Thereafter the defendant filed a petition for a writ of habeas corpus. An answer to the petition was filed by the Superintendent of Saint Elizabeths Hospital. A hearing was had, some evidence was stipulated, other evidence was presented, and the court made findings of fact and reached conclusions of law. It ordered that the writ be discharged and the patient remanded to the custody of the Superintendent. This appeal followed.
The constitutionality of legislation of this sort was established by the Supreme Court in State of Minnesota ex rel. Pearson v. Probate Court. 4 Counsel for the appellant urges that there are differences between the local statute and the Minnesota statute there involved. But in the Minnesota case the statute was attacked as being too vague and indefinite, and the Supreme Court adopted a construction of the statute made by the Minnesota court. The statute thus construed was held valid. The draftsmen of our local act wrote into it not the terms of the Minnesota statute but the interpretation of it which the Supreme Court had approved. 5
Counsel for appellant attacks the statute and the proceedings at many points. Some of them, grouped, are met by general principles. He makes several attacks from the viewpoint that the proceeding under the statute to determine whether a defendant in a pending criminal action is a sexual psychopath is a criminal proceedings. These contentions relate to presence of counsel at certain stages, the need for an indictment, compulsory cooperation with the psychiatrists, double jeopardy, and self-incrimination in this proceeding. We agree with those courts, including our own District Court in Malone v. Overholser, 6 which have held proceedings under similar statutes and under this statute to be civil proceedings. 7 They constitute an extension of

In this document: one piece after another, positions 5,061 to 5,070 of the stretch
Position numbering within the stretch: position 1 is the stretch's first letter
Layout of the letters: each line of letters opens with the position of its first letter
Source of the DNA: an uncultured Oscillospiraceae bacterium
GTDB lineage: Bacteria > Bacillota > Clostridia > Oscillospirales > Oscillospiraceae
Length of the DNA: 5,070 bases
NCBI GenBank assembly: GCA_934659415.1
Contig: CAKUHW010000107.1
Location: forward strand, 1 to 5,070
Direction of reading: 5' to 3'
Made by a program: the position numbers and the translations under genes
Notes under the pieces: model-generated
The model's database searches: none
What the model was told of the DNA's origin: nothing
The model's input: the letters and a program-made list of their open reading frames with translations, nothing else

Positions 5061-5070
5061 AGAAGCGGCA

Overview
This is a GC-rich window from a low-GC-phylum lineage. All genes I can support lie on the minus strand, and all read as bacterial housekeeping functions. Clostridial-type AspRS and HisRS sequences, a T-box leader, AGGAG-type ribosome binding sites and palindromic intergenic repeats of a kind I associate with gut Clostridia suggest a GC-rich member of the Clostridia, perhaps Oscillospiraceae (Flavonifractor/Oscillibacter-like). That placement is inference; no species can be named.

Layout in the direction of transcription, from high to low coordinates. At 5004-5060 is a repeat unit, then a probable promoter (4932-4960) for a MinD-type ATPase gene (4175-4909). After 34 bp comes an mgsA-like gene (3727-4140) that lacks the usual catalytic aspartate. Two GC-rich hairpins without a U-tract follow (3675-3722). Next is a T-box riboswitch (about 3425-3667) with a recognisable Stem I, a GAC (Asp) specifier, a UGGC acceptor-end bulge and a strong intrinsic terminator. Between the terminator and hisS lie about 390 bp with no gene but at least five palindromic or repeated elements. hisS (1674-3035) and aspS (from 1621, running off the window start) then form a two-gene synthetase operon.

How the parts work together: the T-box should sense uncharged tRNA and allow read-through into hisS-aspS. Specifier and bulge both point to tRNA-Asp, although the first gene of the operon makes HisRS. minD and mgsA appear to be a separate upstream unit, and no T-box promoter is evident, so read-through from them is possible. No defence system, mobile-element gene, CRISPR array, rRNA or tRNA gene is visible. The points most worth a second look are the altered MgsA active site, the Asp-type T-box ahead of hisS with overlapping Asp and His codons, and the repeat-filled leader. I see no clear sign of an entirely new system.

established law which relates to the commitment to hospitals of persons who by reason of inability to control impulses are dangerous to other persons. Counsel attacks procedural aspects of the statute. But the outline we have given of the statute shows that procedural steps for the protection of an alleged sexual psychopath- the rights to counsel, to hearing, to jury trial, to appeal- are meticulously provided.
Appellant attacks that provision of the statute which requires the stay of criminal proceedings. He says that it violates the command of the Sixth Amendment to the Constitution. This section of the act 8 specifically requires that, when a statement under the act is filed in a criminal proceeding, that proceeding must be stayed, and if the patient is found to be a sexual psychopath the stay continues until he is discharged from the Hospital, which is in the indefinite future. The Sixth Amendment says: 'In all criminal prosecutions, the accused shall enjoy the right to a speedy and public trial * * * .' But we do not reach the point because of procedural difficulties. In the first place appellant is not being confined by reason of the delay in his trial on the indictment. He is confined because he has been found to be a sexual psychopath. Therefore this habeas corpus proceeding, which tests only the legality of his present confinement, does not test the legality of the delay in his trial. In the second place, it is established by many cases that a prerequisite to relief from delay in trial is a demand for a trial addressed by the accused to the court in which he is accused. 9 No demand for trial has been made by appellant, so far as the record shows, in the criminal proceeding pending in the District Court. The proper way to try the validity of the statutory stay of a pending criminal proceeding is to move in the criminal court for an immediate trial. Then, if the motion be denied because of the statutory stay, an appeal can be taken from the denial; or a suit in the nature of mandamus could be brought to obtain a trial of the charge in the indictment.
At the hearing upon the petition for habeas corpus appellant introduced evidence to show, and his counsel contends here, that he has been and is confined in Ward 6 of Howard Hall at Saint Elizabeths Hospital, which Hall is the place of confinement for the criminal insane, and that he is confined there with many wild and violent insane persons. Petitioner testified without contradiction that he had been assaulted by mentally deranged persons in shackles. He described noisome, unnatural and violent acts by inmates in this Hall. Counsel for appellant asserts that this confinement is in violation of the prohibition of the Constitution against cruel and unusual punishment. 10 We do not reach the constitutional question, because we think this confinement as described by petitioner violates both the terms and the spirit of the statute. In the first place, by the statutory definition, if this man is a sexual psychopath he is not insane. If he is insane he is not subject to any part of the procedure under this statute. In the second place, by the certificates of both the...